The Smart Techie was renamed Siliconindia India Edition starting Feb 2012 to continue the nearly two decade track record of excellence of our US edition.

February - 2003 - issue > Cover Feature

2003: Rising Investments

Vickram Swamy
Thursday, January 30, 2003
Vickram Swamy
THE MEDIUM OF COMMUNICATION IS BECOMING richer,” says Danial Faizullabhoy, general partner at Walden International, a $2 billion fund and one of the heaviest investors in the semiconductor space. Faizullabhoy says he has spent the last year traveling to the Far East, looking at technologies driving media-rich devices. Walden has invested in Leadis Technologies, a Korean fabless company that develops color LCD driver ICs. “From the traditional 18 month-development cycle, this company has a process to bring a custom-made driver to the market in eight weeks,” says Faizullabhoy. The market, says Faizullabhoy, is very local and the company is showing all the right signs of bringing in good revenues. The fund seems to have invested in many verticals in the space.

“We have some heavy investment in foundries in China, which is already showing signs of profitability. In fact, we are seeing increased investments in this sector, despite the market scenario today,” says Faizullabhoy. “Some of the areas that are interesting are in video, wireless and power.” Within the space, points out the general partner, niche-market product developers are doing well. “Once Bluetooth integration was hot, now it is no more a challenge. But technologies that can address a specific need and illustrate a viable market are bound to find funding.” According the the Walden partner, the recession is showing signs of reversing. The shake-out was on the horizon, says Faizullabhoy, and companies who survived have or will emerge far more resilient. “While we are investing actively, I would encourage startups to bring one important support to the table—a strong syndication that will help it stay afloat. Semiconductors take a long time to market, and we are urging companies to develop deeper pockets to tide over uncertainities.”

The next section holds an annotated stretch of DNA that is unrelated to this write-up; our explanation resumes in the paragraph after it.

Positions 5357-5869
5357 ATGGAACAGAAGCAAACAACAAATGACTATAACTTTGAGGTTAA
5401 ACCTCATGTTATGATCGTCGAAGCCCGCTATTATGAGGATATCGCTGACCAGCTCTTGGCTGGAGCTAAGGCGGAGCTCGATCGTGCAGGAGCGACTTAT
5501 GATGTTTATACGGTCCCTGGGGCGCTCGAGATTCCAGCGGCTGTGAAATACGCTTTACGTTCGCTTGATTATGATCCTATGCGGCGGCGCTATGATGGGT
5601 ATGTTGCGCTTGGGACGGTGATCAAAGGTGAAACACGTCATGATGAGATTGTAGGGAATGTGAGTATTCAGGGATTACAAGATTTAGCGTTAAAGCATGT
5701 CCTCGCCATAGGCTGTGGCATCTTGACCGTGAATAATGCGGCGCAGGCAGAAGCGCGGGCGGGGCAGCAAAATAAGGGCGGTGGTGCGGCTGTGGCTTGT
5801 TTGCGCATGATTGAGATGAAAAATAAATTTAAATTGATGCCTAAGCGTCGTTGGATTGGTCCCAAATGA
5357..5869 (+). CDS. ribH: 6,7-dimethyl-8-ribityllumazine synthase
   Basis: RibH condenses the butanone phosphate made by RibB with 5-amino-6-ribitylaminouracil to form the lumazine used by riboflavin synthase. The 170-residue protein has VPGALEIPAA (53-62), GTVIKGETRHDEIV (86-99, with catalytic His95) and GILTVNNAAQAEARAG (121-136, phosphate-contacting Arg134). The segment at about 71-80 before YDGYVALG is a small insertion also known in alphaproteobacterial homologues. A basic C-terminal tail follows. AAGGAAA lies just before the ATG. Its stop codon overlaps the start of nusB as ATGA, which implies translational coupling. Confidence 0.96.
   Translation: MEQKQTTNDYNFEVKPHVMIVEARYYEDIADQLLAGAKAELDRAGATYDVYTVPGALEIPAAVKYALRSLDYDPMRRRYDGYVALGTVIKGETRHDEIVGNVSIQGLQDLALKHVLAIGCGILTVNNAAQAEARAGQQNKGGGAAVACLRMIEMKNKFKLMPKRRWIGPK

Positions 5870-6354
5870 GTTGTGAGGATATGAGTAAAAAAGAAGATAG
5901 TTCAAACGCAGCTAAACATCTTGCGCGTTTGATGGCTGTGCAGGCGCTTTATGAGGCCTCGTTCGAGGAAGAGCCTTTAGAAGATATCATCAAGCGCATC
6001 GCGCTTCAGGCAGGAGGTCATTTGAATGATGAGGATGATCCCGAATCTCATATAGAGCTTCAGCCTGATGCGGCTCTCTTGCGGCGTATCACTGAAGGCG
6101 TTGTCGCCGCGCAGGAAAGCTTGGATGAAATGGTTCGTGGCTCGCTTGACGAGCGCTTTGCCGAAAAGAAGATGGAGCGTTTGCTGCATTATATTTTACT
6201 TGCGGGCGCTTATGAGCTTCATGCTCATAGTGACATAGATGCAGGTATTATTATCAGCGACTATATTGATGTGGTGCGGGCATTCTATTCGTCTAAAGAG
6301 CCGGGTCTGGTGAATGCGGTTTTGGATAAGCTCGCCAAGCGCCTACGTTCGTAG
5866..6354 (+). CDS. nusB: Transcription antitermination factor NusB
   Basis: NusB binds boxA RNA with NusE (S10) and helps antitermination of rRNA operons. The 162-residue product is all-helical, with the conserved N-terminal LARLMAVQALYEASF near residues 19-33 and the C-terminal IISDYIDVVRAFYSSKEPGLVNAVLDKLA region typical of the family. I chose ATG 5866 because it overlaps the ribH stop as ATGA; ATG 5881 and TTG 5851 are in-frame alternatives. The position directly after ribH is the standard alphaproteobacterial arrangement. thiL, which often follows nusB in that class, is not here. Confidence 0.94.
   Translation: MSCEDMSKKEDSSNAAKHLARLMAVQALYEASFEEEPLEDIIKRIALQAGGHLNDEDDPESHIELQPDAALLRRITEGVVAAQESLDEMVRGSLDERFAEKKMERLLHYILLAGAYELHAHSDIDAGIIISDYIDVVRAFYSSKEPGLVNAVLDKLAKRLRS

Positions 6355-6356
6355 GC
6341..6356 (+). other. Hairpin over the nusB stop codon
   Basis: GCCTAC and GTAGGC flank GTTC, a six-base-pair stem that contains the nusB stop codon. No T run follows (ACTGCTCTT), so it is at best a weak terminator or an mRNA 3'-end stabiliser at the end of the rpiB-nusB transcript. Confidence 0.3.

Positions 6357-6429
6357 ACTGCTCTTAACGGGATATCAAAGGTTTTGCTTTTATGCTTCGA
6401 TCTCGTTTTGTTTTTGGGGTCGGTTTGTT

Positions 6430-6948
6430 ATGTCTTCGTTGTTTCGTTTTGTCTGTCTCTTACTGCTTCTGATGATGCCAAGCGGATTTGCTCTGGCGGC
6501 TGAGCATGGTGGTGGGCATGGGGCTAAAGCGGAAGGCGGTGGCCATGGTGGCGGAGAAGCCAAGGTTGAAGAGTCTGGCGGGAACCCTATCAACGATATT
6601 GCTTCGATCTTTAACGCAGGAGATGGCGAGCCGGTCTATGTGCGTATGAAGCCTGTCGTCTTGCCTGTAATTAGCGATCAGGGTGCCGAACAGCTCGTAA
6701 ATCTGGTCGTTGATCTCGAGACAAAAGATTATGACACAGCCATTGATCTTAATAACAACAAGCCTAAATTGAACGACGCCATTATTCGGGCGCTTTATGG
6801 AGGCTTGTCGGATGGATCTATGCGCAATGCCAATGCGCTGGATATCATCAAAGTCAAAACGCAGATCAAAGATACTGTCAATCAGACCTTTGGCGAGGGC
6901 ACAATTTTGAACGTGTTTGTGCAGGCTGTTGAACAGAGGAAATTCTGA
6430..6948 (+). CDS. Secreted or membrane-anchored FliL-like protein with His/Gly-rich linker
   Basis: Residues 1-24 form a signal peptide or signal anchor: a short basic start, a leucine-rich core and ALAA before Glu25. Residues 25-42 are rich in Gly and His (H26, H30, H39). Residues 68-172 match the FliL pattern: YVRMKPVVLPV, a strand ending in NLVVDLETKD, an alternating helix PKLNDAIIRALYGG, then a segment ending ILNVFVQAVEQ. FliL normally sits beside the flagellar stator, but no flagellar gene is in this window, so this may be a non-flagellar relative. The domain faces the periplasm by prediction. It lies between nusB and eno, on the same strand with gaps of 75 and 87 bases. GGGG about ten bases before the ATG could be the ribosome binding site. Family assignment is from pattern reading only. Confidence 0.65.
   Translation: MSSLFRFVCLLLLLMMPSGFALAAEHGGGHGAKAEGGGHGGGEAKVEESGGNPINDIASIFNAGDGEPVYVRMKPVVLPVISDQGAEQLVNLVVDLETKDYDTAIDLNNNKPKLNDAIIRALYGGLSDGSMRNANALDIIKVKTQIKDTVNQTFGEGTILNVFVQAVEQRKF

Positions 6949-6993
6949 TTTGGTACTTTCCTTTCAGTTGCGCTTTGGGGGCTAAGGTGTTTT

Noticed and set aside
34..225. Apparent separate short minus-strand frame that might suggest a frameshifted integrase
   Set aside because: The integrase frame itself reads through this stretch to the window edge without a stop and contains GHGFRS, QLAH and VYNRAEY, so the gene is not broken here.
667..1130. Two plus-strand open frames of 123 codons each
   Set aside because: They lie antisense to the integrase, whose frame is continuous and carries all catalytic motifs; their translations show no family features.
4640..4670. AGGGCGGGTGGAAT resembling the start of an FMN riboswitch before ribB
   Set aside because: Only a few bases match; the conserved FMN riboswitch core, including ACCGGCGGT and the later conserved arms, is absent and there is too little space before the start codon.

Semiconductors being a capital-intensive industry, Faizullabhoy says the important thing is to know when to tighten belts and focus on streamlining revenues. “I echo Vin Dham’s strategy of building out of India. There is very good resource in design in India, and the potential to lead the Asia-Pacific markets is there. We are leveraging our India operations to capitalize on this,” says the Walden partner. The fund hasn’t invested in India on a sizeable scale, though.

Edgar Masri, partner at Matrix Partners, is watching the video space keenly. “As video becomes pervasive, products in this segment will throw up interesting scenarios,” says Masri. Analysts like Raman Chitkara, global managing partner of the semiconductor group at PricewaterhouseCoopers, are buoyed by the rate of decline in VC funding that semiconductor-related ventures faced from 2000 to 2001; it was significantly less steep than the drop endured by an aggregate of other industries. Semiconductor-related investments fell 48 percent, to $1.5 billion, compared with a 63 percent drop in overall VC investments. Similarly, the number of semiconductor-related deals dropped 24 percent versus 45 percent overall, Chitkara said. “The implication is that, while we came down,” Chitkara said of the semiconductor sector, “we did not come down as sharply as other industries, and we are still significantly higher than where we used to be historically. We are making forward progress. It’s a clear sign of growth and expansion in the industry.”

As the Chinese wireless markets and product portfolio explodes, heavyweights like Intel Capital are increasingly pouring capital dollars into wireless drivers. Sriram Viswanath, managing partner at Intel Capital says that the wireless market is bound to become extremely pervasive and initiate lifestyle-changing technology penetration, and encourages technologies in wireless—UBW, 802.11 and so on.

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